National Fruit - Mango

 

A fleshy fruit, eaten ripe or used green for pickles, of the tree Mangifera indica, the mango is one of the most important and widely cultivated fruits of the tropical world. Its juicy fruit is a rich source of Vitamins A, C and D. In India there are over 100 varieties of mangoes, in different sizes, shapes and colours. Mangoes, have been cultivated in India from time immemorial. The poet Kalidasa sang its praises. Alexander savoured its taste, as did the Chinese pilgrim Hieun Tsang. Akbar planted 100,000 mango trees in Darbhanga, known as Lakhi Bagh.

National Calendar

 The national calendar based on the Saka Era, with Chaitra as its first month and a normal year of 365 days was adopted from 22 March 1957 along with the Gregorian calendar for the following official purposes:

    (i) Gazette of India,
    (ii) news broadcast by All India Radio,
    (iii) calendars issued by the Government of India and
    (iv) Government communications addressed to the members of the public.

Dates of the national calendar have a permanent correspondence with dates of the Gregorian calendar, 1 Chaitra falling on 22 March normally and on 21 March in leap year.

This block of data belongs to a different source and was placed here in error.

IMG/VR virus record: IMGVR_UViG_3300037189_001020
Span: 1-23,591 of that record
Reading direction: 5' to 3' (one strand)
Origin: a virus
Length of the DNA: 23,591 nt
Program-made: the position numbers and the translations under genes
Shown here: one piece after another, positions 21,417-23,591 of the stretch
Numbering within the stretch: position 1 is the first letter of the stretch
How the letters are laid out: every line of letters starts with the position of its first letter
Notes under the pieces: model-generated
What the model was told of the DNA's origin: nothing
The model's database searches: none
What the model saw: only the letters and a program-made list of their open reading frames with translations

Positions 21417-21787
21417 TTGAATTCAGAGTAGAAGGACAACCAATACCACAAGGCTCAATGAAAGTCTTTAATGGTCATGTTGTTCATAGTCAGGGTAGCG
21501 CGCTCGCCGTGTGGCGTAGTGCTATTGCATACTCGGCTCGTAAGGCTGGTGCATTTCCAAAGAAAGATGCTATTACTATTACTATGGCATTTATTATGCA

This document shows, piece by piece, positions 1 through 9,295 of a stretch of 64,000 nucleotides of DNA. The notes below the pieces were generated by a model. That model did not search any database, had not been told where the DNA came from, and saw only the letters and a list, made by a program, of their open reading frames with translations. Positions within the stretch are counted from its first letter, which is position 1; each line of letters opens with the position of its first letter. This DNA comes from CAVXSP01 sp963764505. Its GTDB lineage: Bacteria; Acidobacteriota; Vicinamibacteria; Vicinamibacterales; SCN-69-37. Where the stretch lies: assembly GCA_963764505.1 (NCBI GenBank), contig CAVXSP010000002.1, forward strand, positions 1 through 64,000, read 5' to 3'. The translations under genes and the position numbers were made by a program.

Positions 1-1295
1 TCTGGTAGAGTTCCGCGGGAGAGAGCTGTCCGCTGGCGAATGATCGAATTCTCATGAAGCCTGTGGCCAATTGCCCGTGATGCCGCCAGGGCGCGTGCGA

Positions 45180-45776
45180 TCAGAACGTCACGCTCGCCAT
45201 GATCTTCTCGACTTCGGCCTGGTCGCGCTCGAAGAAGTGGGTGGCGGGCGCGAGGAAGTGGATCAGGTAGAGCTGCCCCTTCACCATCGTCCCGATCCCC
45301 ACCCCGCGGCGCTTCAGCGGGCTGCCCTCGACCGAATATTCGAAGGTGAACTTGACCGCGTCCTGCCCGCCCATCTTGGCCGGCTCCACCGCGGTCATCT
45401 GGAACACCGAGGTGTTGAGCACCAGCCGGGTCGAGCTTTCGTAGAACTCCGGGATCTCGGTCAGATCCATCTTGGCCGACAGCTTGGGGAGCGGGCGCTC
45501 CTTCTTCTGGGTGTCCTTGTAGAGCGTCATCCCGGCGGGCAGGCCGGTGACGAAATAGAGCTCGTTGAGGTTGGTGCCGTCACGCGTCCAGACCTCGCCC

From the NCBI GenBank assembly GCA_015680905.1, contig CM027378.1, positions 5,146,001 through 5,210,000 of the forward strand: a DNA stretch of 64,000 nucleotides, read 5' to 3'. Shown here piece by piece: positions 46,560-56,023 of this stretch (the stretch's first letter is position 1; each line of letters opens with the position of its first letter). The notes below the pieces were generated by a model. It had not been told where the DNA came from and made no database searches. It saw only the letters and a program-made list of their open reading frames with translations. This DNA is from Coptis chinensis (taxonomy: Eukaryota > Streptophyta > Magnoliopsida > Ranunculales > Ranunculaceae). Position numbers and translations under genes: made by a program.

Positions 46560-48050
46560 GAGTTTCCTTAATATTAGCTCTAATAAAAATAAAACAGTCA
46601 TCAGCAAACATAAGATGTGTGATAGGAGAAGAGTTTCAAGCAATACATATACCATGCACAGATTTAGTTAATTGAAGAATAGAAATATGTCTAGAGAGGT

National Song

Click here for the national song.

 The song Vande Mataram,  composed in Sanskrit by Bankimchandra Chatterji, was a source of inspiration to the people in their struggle for freedom. It has an equal status with Jana-gana-man a. The first political occasion when it was sung was the 1896 session of the Indian National Congress. The following is the text of its first stanza:

        Vande Mataram, Vande Mataram!
        Sujalam, suphalam, malayaja shitalam,
        Shasyashyamalam, Mataram!
        Vande Mataram!
        Shubhrajyotsna pulakitayaminim,
        Phullakusumita drumadala shobhinim,
        Suhasinim sumadhura bhashinim,
        Sukhadam varadam, Mataram!
        Vande Mataram, Vande Mataram!
 

The English translation of the stanza rendered by Sri Aurobindo in prose 1 is:

        I bow to thee, Mother,
        richly-watered, richly-fruited,
        cool with the winds of the south,
        dark with the crops of the harvests,
        The Mother!
        Her nights rejoicing in the glory of the moonlight,
        her lands clothed beautifully with her trees in flowering bloom,
        sweet of laughter, sweet of speech,
        The Mother, giver of boons, giver of bliss.